A discussion of some of the many structural problems associated with the proposed Bay Bridge East-Span design

by Daniel Coman

The two dissimilar structures have radically different oscillation behaviors. Since the connecting point is critical for the suspension structure's survivability, additional means are necessary to strengthen the connection, hence more mass. Combined with the mass of the cable anchorage beam, the resulting inertia of the combined masses makes the accuracy of the seismic accelerations estimates (really just an educated guess) critical.

Moreover, since the viaduct consists of twin, curved, parallel structures, the deck to the north is, of course, longer than the one to the south. Accordingly, the two decks will have distinct oscillation periods. To rest the decks on single beams at the piers creates indeterminancies, or complex time-dependent behaviors. The resultant forces, including amplified combined shock waves formed by interference are difficult, perhaps impossible, to predict without physical testing. Thus, the survivability of the critical suspension-viaduct hinge is questionable, or at best a hope based on optimistic assumptions and approximations.

In view of the above (oscillation patterns), there is the distinct possibility—one should say certainty—that the situation will arise where the suspension structure's tower and its anchorage points will sway in opposite directions. This is an extremely dangerous situation, since the twin linked decks will be doubly twisted.

As a result, the longitudinal torsional envelope of the decks will decrease by two-thirds. Furthermore, the cross-connector beams tying the twin decks will be severely torsioned, making another critical point where they are connected to the deck. To be noted here is the fact that, unlike a classic suspension bridge, a self-anchored suspension structure is dependent on its stability on the alignment of its deck, with an extremely low allowable vertical deflection. Thus, the integrity of the ropes suspending the deck from the main cables is another critical aspect of the design. Loss of several ropes would produce deflections in the deck, which would amplify with each seismic upthrust wave.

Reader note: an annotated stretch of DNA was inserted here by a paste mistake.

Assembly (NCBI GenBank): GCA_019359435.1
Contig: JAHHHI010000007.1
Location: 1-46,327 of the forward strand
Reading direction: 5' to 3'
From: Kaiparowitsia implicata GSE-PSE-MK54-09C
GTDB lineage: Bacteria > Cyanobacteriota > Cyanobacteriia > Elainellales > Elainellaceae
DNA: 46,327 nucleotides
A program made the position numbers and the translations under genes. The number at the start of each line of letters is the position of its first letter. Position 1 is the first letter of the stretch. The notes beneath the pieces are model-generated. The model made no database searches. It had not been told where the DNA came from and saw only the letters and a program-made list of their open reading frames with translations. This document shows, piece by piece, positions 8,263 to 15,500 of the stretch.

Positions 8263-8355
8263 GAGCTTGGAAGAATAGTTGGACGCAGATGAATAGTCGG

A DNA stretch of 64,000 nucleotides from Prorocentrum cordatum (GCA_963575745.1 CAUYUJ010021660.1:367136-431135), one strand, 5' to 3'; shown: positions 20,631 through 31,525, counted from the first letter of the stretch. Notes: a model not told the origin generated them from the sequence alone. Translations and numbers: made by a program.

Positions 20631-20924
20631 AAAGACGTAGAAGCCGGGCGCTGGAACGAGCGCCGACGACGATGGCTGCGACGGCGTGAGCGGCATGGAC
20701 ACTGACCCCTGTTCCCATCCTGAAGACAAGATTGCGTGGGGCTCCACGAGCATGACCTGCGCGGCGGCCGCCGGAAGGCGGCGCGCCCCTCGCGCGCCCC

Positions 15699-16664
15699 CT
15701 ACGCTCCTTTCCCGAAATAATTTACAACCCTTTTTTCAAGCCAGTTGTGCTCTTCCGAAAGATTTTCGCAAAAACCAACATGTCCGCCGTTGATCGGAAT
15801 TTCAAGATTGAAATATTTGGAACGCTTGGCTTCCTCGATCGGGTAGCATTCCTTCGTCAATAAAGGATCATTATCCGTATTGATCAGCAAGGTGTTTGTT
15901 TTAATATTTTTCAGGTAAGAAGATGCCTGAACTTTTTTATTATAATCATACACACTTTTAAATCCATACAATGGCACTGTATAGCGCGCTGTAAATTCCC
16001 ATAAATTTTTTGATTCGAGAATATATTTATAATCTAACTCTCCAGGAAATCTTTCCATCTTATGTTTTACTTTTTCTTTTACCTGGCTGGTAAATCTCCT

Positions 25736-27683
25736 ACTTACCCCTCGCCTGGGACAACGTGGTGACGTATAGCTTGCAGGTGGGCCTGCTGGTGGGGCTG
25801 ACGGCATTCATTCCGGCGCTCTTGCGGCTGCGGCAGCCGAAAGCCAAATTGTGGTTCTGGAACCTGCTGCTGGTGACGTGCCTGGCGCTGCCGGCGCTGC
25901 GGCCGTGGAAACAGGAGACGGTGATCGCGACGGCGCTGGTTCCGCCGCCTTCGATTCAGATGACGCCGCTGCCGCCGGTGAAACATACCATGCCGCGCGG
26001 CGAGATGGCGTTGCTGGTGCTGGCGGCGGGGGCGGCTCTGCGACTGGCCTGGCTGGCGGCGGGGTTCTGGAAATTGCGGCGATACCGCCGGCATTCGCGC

Which brings us to the matter of "Northridge"-type upthrust motions, of accelerations in excess of one gravity. If such an upthrust were to reach the tower of the suspension structure, it would move upwards, straightening the main suspension cables and stretching the ropes. (The great inertia of the deck would prevent it to move with the tower at the same time.) However, the zig-zag pattern of the ropes supporting the deck would load half the ropes several times more than the other half. I do not know whether the suspension structure was computed to survive with only half its ropes, but I seriously doubt it.

There are other even more ominous problems due to upthrust concerning the tower itself that are also critical.


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